The Modena Cathedral, also called The Duomo, sits on the original site of two churches that date back to the 5th century. Upon the discovery that Saint Geminianus (Modena’s patron saint) was buried on this site, the two churches got destroyed to build a grander cathedral. While Construction started in 1099 by the architect Lanfranco, the remains of Saint Geminianus remain on display in the cathedral’s crypt. It is one of the world’s best-preserved Romanic Style Cathedral in the world.
In the crypt, you’ll see San Geminioano’s (of Modena Italy) sarcophagus. The Saint is Saint Patron and the protector of Modena. According to the legend, in 490 AD Attila, the Hun was about to invade Modena. The people of the city prayed the Saint that made a miracle and stopped the barbarian from invading the city. On January 31st, the Bishop opens the sarcophagus. Then, locals come to pray beside the Saint’s skeleton, still dressed in his bishops’ robe.
Inside the Duomo
Inside the cathedral, you will find it sectioned into three naves. Connecting the central nave and the crypt is a marble parapet by Anselmo da Campione portraying the Passion of Christ, including the Last Supper. The pulpit gets decorated with little terracotta figures. And notably, the wooden crucifix dates from the 1300s.
Locals will The iconic Ghirlandina bell tower can be seen for kilometers, is attached to the church.
UNESCO declared the DUOMO a world heritage site in 1997.
Luciano Pavarotti, a native of Modena, had his funeral held in this cathedral.
The Church of Sant’Agostino
The Augustinian Hermits founded the church of Sant’Agostino in the 14th century. Then, refurbishment completed in 1663 with the help of architect Gian Giacomo Monti and became the venue for the Este family funerals. Additionally, Francesco, I of Este, became the first duke to be commemorated in the church. When the Duke passed, elegant yet temporary decorations transformed the church during the funeral.
In the case of Alfonso IV, these decorations became permanent, a unique event in the history of European funerary art. Indeed, the incredible artwork displays a remarkable series of monarchs, empresses, kings and queens, saints and holy men, bishops, and popes.
What Happened After the Earthquake
In 2018, the church reopened following repairs due to the 2012 earthquake. Inside, it houses masterpieces including the 16th-century terracotta Lamentation by Antonio Begarelli and a fragment of a 14th-century fresco of a Madonna and Child attributed to Tomaso da Modena.
You may view the Church of Sant’Agostino Monday-Friday between 10 am-6 pm and on Saturday & Sunday between 9 am and 7:30 pm.
The Old Hospital
Across the street from the Palazzo dei Musei, you can see the old Modena Hospital built by Duke Francis the Third for the city and used as a hospital until 2005. Today the building is used to host art exhibits.
The Anatomical Theatre in Modena, Italy
Antonio Scarpa built the Anatomical Theatre between December 1773 and January 1775. Then, Scarpa inaugurated it on January 25th, 1775. Additionally, the “Universita Degli Studi” paid for the building, and the “Opera Pia Generale de Poveri” provided the infrastructure.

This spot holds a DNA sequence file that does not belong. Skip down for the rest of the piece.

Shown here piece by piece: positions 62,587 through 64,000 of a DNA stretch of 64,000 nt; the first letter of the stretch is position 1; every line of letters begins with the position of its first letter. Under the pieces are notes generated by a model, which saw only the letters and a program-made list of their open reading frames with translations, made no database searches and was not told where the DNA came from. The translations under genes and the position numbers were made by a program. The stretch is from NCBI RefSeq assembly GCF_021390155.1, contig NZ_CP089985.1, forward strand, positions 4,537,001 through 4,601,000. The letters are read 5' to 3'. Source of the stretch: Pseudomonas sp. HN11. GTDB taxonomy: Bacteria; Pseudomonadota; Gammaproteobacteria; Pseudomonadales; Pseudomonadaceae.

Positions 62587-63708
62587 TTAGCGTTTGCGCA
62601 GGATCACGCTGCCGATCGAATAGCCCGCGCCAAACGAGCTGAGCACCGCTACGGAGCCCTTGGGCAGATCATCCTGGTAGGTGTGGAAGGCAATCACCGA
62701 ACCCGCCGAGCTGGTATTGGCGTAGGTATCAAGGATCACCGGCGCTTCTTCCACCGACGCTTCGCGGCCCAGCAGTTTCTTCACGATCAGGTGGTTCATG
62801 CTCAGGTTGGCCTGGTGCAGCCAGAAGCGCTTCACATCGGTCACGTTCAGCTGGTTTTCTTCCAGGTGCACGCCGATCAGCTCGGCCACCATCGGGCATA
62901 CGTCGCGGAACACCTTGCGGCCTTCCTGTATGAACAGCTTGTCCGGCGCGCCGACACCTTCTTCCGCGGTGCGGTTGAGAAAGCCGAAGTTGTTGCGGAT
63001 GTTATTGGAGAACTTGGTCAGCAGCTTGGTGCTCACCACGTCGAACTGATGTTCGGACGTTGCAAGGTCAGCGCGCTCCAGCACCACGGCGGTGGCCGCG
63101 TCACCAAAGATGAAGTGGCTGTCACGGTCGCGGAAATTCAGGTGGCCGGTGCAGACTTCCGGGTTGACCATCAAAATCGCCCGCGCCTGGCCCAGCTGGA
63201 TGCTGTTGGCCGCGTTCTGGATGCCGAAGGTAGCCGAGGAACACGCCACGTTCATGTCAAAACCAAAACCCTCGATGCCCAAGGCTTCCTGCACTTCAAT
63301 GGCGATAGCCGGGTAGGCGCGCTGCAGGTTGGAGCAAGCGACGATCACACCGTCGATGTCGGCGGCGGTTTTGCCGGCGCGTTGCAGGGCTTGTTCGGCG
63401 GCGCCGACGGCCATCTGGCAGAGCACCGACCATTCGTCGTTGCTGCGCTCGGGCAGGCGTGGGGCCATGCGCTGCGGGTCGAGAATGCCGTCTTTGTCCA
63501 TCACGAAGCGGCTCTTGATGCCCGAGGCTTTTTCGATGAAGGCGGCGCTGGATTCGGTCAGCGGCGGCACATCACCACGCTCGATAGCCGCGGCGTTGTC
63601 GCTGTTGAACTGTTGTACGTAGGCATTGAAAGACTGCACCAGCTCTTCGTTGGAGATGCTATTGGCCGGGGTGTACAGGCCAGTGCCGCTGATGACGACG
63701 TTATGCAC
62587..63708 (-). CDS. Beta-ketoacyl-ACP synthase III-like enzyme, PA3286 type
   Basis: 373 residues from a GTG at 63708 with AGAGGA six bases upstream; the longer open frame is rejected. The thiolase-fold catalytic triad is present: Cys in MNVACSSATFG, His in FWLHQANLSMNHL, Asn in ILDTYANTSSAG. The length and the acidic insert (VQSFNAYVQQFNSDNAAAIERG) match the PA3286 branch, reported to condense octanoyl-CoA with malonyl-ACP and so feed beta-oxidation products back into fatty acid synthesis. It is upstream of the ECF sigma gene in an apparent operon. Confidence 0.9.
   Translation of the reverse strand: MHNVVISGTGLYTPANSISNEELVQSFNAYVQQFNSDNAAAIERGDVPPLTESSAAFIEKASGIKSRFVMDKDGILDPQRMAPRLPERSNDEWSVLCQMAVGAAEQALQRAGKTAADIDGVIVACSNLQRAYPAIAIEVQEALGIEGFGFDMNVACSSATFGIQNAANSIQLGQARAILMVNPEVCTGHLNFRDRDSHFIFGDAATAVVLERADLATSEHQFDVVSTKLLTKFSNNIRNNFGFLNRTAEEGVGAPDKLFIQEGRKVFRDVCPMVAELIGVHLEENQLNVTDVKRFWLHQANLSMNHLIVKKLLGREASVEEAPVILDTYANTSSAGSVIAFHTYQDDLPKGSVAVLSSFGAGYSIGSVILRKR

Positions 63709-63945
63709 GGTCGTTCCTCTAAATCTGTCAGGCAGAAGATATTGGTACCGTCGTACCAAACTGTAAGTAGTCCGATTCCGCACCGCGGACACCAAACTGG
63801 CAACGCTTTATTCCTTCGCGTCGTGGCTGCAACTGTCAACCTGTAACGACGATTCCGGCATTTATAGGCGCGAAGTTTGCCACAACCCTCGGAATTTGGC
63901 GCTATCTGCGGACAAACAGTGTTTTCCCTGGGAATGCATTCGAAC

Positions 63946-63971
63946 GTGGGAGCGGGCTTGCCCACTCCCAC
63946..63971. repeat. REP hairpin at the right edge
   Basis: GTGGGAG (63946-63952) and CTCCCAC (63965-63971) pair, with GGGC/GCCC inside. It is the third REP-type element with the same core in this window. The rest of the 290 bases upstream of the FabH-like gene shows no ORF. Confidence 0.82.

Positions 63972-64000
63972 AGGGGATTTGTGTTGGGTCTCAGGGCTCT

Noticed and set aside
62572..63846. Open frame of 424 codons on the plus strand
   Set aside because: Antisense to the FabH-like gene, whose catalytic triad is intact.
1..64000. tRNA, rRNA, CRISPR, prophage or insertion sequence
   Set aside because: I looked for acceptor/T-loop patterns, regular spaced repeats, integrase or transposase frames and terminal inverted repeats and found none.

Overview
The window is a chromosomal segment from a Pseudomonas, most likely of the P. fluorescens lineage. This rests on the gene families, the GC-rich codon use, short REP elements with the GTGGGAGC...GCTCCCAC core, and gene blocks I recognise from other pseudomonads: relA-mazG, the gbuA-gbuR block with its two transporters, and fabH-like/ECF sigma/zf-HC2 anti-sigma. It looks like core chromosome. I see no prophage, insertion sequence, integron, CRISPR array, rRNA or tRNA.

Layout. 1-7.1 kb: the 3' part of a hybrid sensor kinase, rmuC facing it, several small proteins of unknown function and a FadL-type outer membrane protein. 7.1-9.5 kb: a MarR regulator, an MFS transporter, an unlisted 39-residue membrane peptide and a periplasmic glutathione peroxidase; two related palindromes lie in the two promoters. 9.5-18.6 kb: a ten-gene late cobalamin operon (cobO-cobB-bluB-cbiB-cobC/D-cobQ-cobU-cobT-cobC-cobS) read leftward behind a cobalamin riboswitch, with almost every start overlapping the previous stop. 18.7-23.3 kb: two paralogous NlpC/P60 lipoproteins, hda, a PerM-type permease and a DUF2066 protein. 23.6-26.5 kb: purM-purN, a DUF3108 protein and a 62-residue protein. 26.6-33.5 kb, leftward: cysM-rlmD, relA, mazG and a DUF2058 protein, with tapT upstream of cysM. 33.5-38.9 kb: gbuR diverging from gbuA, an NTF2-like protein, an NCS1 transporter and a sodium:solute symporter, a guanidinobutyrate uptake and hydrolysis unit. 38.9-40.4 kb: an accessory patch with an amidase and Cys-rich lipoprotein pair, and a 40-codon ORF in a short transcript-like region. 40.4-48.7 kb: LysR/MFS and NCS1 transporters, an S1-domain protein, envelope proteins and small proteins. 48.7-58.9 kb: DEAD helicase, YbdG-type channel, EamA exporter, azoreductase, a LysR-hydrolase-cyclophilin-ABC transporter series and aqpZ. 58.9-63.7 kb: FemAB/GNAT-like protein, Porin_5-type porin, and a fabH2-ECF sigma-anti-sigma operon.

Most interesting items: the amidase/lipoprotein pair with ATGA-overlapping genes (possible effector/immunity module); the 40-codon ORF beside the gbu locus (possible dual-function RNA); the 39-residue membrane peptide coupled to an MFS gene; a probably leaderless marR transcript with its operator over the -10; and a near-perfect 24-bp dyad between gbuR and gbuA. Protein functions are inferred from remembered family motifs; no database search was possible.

Furthermore, Lorenzo Tosci handled the design and oversaw its development. Interestingly, the Anatomy Theatre in Padua was a very similar building. For example, it featured a full elliptical amphitheater, although lower and broader than the one in Padua.
You may see the Anatomical Theatre in Modena Italy on Fridays between 3 pm-7:30 pm and on Saturday & Sunday from 10 am – 7:30 pm. The entrance is free.
The Historic Pharmacy
The historic pharmacy was initially known as a “Spezeria.” It was created in the second half of the 18th-century after Duke Francesco III d’Este built the “Great Hospital for the Sick.”
In 1764, the Duke invited the Opera Pia Generale Dei Poveri to build the pharmacy as part of a wider urban rebuilding and improvement program.
The main room features fabulous ceiling frescos painted in 1851. Indeed, the eclectic style of the 19th century is visible within the frescos. For example, they feature ovals, hemispheres, vases of flowers, and profiles of scientists. To be sure, they are both modern and classical.
Its most recent restoration was in 2010. Here, the fresco’s original colors, such as the blue and gold leaf, are once again boldly visible. Furthermore, the restored & historic maple shelving housed numerous pharmaceutical volumes. Also, they held more than a hundred majolica containers, and bronze and marble mortars. Unfortunately, the massive paintings, however, have been removed.
You may view the Historic Pharmacy on Fridays between 3 pm-7:30 pm and Saturdays & Sundays, 10 am and 7:30 pm. The entrance is free.
Typical Foods of Modena, Italy
Modena Italy has an incredibly rich and vibrant food tradition. Some people say that the entire Emilia Romagna region is probably the best area in Italy for food. Modena is world-famous for Balsamic Vinegar, but other specialties are worth to have. The city is full of traditional restaurants and more modern and contemporary ones. If you visit Modena, here are some culinary tips.
You can see the Albinelli historic market in downtown Modena Italy. To be sure, the Albinelli market is the center of Modena’s world-famous culinary tradition. The market is open Monday to Friday from 6:30 am to 2:30 pm. Saturday 6:30 am to 2:30 and from 2:30 pm to 7:00 pm. Here you can buy Parmiggiano Reggiano, Balsamic Vinegar, Amaretti di Modena (soft, chewy almond cookies), and many other Modena specialties. At lunchtime, many vendors have tables dedicated to serve lunch. On Fridays and Saturdays, the market is also open for dinner.